DVD Review: Arrow Season One
My first impressions of Arrow is what you get if you allow the producers of Days Of Our Lives create a new TV show based on a DC Comics superhero. As it turns out however, Arrow gets a little darker as the season progresses, but never totally looses touch with it’s Days Of Our Lives beginnings.
Not knowing anything about DC’s Green Arrow, I may be stepping on a few toes here, but he seems to be a bit of a rip off of Christopher Nolan’s Dark Knight. Rich playboy, super hero, setting things right.
The series kicks off with playboy billionaire, Oliver Queen as he is rescued from a remote island, five years after the yacht he and his father were on was lost with all hands. How the playboy survived five years on a isolated island isn’t initially clear, though the physical scars are, and pretty soon the hanged man steps out from behind the playboy with a rather sinister mission: to bring justice to Starling City at the pint of an arrow head. Confess your sins or die.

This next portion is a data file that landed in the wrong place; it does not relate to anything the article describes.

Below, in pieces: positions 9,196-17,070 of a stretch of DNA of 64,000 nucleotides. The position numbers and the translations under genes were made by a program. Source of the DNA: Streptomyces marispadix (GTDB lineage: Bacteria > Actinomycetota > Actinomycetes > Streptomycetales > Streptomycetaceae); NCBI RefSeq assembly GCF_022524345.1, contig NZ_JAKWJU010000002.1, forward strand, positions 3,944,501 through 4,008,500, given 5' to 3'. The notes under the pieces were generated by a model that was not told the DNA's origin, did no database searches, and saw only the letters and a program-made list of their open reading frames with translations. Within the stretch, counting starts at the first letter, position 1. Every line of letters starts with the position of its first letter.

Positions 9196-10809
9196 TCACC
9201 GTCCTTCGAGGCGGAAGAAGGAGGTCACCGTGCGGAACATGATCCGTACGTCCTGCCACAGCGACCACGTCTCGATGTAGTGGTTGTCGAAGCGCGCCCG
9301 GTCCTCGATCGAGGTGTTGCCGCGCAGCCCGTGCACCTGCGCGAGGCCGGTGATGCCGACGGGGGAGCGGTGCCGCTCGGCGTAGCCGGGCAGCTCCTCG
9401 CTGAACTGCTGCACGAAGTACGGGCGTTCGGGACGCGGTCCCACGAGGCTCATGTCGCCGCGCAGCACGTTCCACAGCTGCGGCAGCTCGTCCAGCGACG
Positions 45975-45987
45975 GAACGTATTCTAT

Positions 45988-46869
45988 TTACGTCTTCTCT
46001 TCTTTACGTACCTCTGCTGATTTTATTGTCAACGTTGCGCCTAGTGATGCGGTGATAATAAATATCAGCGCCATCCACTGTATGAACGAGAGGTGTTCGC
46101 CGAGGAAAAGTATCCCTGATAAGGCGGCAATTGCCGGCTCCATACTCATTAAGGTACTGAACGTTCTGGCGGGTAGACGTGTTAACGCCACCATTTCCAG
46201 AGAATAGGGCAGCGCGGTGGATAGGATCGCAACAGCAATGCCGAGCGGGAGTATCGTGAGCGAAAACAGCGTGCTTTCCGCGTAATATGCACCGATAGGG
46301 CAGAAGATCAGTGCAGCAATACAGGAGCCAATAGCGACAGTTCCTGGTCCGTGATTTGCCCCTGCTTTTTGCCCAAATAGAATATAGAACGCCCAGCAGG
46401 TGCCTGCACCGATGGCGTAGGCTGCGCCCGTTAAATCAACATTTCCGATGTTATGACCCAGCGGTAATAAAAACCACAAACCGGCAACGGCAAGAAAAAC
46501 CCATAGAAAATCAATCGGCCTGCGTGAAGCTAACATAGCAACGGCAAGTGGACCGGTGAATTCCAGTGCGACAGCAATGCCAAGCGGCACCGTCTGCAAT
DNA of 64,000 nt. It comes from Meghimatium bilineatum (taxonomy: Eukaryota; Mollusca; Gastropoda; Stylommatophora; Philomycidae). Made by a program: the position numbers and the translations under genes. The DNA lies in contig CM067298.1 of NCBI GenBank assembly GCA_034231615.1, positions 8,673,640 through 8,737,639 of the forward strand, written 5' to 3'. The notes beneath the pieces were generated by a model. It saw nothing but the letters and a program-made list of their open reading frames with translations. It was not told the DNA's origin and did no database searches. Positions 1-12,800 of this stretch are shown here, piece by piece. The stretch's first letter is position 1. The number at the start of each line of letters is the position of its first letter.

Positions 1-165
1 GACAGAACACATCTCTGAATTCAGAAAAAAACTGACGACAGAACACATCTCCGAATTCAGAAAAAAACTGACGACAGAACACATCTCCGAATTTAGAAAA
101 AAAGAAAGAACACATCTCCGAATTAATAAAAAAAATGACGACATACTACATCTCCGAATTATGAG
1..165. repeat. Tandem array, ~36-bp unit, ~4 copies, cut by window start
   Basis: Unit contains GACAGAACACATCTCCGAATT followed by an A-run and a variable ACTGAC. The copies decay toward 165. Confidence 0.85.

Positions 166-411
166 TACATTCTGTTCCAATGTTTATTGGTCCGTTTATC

Sounds kinda like the original Saw film.
Arrow is typical TV fare, with each episode wrapping up a nice story, whilst the season arch is full of mystery and suspense, politics and back stabbing. What makes it enjoyable, once you get past the initial Days Of Your Lives feelings, are the main characters, especially that of Oliver. Oliver is not a perfect superhero, and often makes mistakes, sometimes these mistakes get people killed.
The really interesting part of the series though, are the flash backs, where we get to see not only how Oliver made it off the island with an amazing skillset for a vigilante assassin, but also a deeper story of conspiracy that teases some connection to what is going on in the present.
The show’s greatest failings, out side of Days Of Our Lives is how Oliver acts when he is the Arrow. Not once does the dude perform recon, and on more than one occasion, his kick in doors and plan later sees him landing in some very sticky situations.
All in all there is plenty to love with Arrow, even if it is more infatuation rather anything that will lead to a deep commitment.
Rating: M Violence.